How to ask for a promotion

Asking for a promotion can be one of the most nerve-racking activities in our professional lives, but it is integral to the progression of our career. Which is why Supply Management Jobs have put together these top tips on how to ask for that all important step up.

How to ask for a promotion

Whatever stage you are at in your procurement career, you’re bound to have some jitters before entering into a conversation about your progression. Sometimes, these conversations are instigated by our managers - incredible, half the work is already done for us! But, the difficulty arises when you have to bring this to your manager’s attention.

So, if you’re thinking about having that conversation, we note some key things you need to do to prepare.

Our top tips on how to ask for a promotion

Do your homework

When asking for a promotion, it’s important that you do your homework before entering into any conversations. You will need to prove why you deserve a promotion, including specific examples and stats that you can share to highlight the value you add to the team and company.

Make a list of all of your accomplishments, and back it up with figures. Procurement ties into key financial decisions, so you can often align a monetary value to the work that you have done. Whether you managed to save the organisation £6,000 with that new contract or increased efficiencies throughout the procurement process, it’s important to have all the information at your fingertips so you can draw upon it to answer any difficult questions. The key here is that you don’t only want to show that you’ve been doing your current job well, but that you have the capability to take that step up and have gone above and beyond to deliver results.

Identify the position

Of course, you also will need to identify the position that you would like to move up into. Do a little soul searching and decide what kind of role you would like. What responsibilities would it ideally include and is there a need for that role within your current team? It may be that you can angle your promotion as being of real benefit to your manager and fill some gaps in the team.

Once you’ve identified the position you’d like, set about proving how you would be a good fit for the role. What experience have you already accumulated? How have you demonstrated the skills you’ll need in your current role? Ensure that your arguments are concrete to ensure you’re seen as the best person for the job.

Choose the right time

Don’t rush into conversations about your progression. If the team has just made a number of redundancies, then now is not the right time. Neither is if your manager has just returned from maternity leave. If your team or department are currently undergoing a lot of changes, then it might not be the best time to ask.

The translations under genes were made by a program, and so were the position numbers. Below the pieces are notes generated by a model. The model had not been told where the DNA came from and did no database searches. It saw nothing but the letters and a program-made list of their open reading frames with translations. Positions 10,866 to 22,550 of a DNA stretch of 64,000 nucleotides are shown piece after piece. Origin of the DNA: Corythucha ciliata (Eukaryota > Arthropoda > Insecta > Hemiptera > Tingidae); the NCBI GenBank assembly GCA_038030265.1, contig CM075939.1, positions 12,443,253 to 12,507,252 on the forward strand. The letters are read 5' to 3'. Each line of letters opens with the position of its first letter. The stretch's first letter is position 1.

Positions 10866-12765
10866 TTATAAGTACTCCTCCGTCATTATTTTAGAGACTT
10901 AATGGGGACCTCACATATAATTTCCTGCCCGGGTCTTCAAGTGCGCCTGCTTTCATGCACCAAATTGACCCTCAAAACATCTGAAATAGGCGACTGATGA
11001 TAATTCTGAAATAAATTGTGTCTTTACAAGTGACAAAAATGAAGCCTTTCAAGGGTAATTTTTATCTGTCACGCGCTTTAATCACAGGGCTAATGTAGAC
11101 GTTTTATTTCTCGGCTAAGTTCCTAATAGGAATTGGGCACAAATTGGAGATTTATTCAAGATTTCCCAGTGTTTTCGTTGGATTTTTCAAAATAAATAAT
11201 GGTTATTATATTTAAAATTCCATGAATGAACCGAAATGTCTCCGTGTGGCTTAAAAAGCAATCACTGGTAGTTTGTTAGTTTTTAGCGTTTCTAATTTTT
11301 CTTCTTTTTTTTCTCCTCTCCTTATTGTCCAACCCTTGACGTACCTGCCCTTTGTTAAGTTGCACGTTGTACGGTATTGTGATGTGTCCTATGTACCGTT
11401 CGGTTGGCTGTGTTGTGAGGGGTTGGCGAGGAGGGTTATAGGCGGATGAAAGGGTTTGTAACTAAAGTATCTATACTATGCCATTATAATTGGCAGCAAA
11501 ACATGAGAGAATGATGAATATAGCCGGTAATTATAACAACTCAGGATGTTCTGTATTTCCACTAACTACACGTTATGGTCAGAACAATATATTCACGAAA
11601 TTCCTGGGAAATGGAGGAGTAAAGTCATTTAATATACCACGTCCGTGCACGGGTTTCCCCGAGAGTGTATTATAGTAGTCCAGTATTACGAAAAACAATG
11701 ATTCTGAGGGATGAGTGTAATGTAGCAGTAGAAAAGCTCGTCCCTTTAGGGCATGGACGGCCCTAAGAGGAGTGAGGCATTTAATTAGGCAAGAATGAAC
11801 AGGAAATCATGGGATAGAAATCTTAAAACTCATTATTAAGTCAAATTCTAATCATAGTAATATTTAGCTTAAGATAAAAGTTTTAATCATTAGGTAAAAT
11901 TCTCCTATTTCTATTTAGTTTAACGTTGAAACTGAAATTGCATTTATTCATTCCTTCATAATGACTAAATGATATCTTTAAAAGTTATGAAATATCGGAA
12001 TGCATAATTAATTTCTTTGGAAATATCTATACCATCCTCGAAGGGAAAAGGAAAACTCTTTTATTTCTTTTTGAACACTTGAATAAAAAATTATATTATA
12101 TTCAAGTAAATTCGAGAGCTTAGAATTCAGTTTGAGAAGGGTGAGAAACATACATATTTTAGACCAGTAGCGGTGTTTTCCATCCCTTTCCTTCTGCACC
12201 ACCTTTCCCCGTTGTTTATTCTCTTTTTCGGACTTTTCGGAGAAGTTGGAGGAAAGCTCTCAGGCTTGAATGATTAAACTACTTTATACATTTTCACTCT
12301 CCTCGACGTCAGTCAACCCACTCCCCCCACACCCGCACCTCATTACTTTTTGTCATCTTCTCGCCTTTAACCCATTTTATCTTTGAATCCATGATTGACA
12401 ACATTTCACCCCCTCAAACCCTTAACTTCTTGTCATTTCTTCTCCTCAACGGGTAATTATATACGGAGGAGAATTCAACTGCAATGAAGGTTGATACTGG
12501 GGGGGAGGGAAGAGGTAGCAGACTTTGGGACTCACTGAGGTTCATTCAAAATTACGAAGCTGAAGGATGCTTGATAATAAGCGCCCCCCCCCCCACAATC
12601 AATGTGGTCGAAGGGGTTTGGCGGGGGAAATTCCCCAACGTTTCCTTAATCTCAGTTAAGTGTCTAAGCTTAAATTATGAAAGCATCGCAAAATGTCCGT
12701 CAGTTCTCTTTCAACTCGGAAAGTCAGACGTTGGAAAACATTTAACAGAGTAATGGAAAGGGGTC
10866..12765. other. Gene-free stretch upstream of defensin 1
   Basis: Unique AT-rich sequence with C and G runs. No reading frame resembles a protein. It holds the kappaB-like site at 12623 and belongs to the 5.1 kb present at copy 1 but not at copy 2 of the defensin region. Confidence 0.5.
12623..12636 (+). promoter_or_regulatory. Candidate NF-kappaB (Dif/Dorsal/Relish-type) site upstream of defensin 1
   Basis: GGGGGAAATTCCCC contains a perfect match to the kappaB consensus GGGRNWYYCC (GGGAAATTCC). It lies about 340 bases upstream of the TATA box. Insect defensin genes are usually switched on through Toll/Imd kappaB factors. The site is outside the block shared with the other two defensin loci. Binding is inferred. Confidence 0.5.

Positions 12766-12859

That being said, there is no absolute right time to raise the subject. But, there are some points in time that might make the process easier, such as during your progress review or when annual salary reviews are taking place. At these times, your manager is already primed and ready to be making decisions about your progress and/or current salary.

However, if you’re ready for a promotion at another time in the year, don’t be put off. Organisation now understand the value of retaining their employees, and will likely be open to a discussion.

Ask for the meeting

If your desire to step up does not coincide with a progress review, then it’s important for you to ask for the meeting. Set up a meeting with your manager, making it clear that you intend to talk about your progression within this meeting. It’s much better to give your manager time to prepare as they will be better placed to give their feedback on your performance and what the company may be able to offer you.

Have a salary in mind

Usually, a promotion is accompanied by a pay rise, which is why it’s important to have an idea of what you’re looking for before you enter into conversations with your manager. It may be worth comparing salaries for the position you want to move up into, both at the same company and in similar organisations. That way, you can have a broad view of where you should fall.

You don’t really want to bring up figures until your promotion has been agreed, but it’s good to have an idea so that you have all the information you may need at your fingertips. It will also help when those conversations do turn to money.

Know what happens next

At all stages of the process, you need to ensure you understand what your next steps are. Initially, it may be a second meeting to discuss further after your first conversation. Then, it may be some form of development plan to prove that you have the skills to carry out the duties of your desired position.

Make sure that you are aware of when certain things are going to happen and any deadline you may have as part of a development plan. This way you can keep tabs on the process and push it along where necessary.

What should you do if your promotion does not materialise?

There are many factors as to why a promotion may never materialise. Whether it is budget constraints, business demands or a discrepancy between where you think you’re at and where your manager sees you.

These conversations are undoubtedly very difficult to have, but it is always worth getting to the bottom of why your promotion has not materialised. If it is a budget or business issue, try to get an idea of how long it may take and whether your manager supports your wish to progress. If you don’t like the answer, it might be worth looking elsewhere for a more senior position.

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